Numerous belts and devices for the safe and convenient carriage of car tridges have been invented. The Pooler-Jones belt has cartridge holders at tached to it, suitable for either paper or brass shells. These holders can be easily attached to any hunting vest, coat front, or belt. An ordinary vest will hold from 36 to 50, each holder weighing about one-third of an ounce. The belt can be perfectly adjusted by wearer to fit either a slim or large man, with waist measuring from thirty inches to forty-one inches. It can be worn over or under a coat, and it is impossible to lose the cartridges. The belt is intended to be worn or put on with the buckle behind. The cartridges are nearly all to the front and can be easily reached.
The Mills cartridge belt was invented in i866 by Captain (now Brigadier-Gen et al) Anson Mills, of the U. S. Army. His purpose was to provide an acceptable substitute for the clumsy box then used for carrying fixed ammunition. He first made belts of canvas, forming loops by sewing additional strips to the body of the belt. It was difficult, however, to make these loops uniform in size, or cylindrical, and after many experiments the inventor perfected a method of weaving the belt and loops in a homogeneous fabric of cotton. The loops thus formed arc cylindrical, affording perfect friction at all points On the circumference of the shell, and they are also uniform in size and equidistant from each other, giving the belt a neat and attractive appearance. The belt thus formed is exceedingly durable, and, by reason of its flexibility, more comfortable to wcar than any other belt. Not only in the Army, but among sportsmen and all others who have occasion to carry fixed ammunition, the belt became widely popular as soon as it was introduced The adoption of the belt by the United States Arniv, Navy, and Nfarine Corps, as well as by the National Guard of the several States, and by many Foreign Gov ernments, followed its introduction in clue course. For many years the manufac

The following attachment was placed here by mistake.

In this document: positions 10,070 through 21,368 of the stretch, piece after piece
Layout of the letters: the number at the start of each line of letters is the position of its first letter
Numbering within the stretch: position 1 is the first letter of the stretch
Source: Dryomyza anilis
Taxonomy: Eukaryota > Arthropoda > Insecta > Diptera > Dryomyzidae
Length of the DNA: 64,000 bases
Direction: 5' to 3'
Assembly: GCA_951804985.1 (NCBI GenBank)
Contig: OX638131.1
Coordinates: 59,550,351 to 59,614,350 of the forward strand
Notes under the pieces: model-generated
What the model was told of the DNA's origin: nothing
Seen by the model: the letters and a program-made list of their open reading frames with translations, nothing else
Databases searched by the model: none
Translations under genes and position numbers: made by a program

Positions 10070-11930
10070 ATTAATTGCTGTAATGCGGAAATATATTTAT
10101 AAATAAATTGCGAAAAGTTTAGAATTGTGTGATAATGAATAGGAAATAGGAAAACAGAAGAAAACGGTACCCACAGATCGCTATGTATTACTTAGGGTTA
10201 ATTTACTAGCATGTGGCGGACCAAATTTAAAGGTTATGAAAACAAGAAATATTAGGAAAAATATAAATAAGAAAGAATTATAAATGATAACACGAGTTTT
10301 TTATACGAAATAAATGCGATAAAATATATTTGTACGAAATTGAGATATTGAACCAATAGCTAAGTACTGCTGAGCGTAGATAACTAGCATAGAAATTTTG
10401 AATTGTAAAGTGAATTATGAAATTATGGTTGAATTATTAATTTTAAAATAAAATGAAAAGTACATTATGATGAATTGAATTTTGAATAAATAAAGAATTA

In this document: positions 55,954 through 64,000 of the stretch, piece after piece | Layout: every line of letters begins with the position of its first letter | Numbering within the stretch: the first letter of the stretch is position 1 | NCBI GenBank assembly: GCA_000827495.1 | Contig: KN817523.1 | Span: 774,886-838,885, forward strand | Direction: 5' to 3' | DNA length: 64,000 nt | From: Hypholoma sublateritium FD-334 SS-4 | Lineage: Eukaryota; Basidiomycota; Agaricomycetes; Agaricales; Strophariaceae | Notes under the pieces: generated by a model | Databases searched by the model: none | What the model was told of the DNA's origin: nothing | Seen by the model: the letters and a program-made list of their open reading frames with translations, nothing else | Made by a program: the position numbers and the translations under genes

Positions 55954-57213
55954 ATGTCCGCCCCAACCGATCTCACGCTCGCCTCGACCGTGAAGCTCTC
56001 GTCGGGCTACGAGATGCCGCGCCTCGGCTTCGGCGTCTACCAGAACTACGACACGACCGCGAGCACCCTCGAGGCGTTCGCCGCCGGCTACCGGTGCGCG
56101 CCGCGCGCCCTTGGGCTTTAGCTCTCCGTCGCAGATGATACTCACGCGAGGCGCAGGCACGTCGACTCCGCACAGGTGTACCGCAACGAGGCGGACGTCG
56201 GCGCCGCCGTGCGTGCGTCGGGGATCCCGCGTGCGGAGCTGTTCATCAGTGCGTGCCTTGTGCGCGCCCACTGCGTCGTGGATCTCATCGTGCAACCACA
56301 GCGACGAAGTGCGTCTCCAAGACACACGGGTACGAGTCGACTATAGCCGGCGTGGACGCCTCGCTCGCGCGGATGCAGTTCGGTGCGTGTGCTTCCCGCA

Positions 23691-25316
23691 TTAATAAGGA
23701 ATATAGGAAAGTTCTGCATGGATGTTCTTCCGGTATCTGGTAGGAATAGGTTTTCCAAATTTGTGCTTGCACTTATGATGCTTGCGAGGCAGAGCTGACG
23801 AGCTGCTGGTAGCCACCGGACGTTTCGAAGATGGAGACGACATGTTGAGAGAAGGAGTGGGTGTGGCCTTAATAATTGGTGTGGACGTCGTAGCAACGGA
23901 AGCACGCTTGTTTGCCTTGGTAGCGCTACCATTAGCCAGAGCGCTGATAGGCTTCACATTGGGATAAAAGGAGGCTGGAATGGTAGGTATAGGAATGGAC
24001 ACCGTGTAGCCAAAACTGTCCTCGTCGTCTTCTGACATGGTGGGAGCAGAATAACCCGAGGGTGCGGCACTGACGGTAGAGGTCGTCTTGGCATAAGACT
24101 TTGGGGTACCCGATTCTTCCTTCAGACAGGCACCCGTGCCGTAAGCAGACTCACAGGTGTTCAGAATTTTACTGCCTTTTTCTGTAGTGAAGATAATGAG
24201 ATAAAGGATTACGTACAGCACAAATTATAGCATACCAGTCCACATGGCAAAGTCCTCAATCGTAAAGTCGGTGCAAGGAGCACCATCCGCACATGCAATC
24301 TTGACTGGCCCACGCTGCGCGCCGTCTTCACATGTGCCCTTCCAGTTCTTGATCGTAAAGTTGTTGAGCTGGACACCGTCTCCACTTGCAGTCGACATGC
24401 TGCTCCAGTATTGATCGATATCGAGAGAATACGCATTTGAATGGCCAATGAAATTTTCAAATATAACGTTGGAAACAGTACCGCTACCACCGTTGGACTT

ture of the Mills belts was conducted by Thomas C. Orndorff, who invented the method of weaving- one loop above another so as to produce what is generally known as the Ornclorff, or double-loop belt. This belt is now used exclusively by the United States Army and the Army of Great Britain. It is essentially a military belt, for use where it is desired to carry a maximum of ammunition. For sporting purposes the single-loop Mills belt meets every need. The belts vary in depth from 3 inches to 2% inches, with loops from 2iti inches to 3/4 inch In wearing this belt, care should be taken to have the cartridges well set down in the loops. The belt should never be thrown about upside down, but always worn with the larger mouth of the loop upwards, and the cartridges extracted as is illustrated in the drawing. The wearer should start the cartridges from the bot tom with his second, third and fourth fingers, and withdraw them by their heads from the top with the thumb and forefinger. If care is taken to conform to these instructions, there is no reasonable possibility of loss of cartridges, but, of course, if the belt is worn upside down or thrown about carelessly the cartridges will fall out, just as the contents of a soldier's pocket would escape if he hung his trousers up by their legs.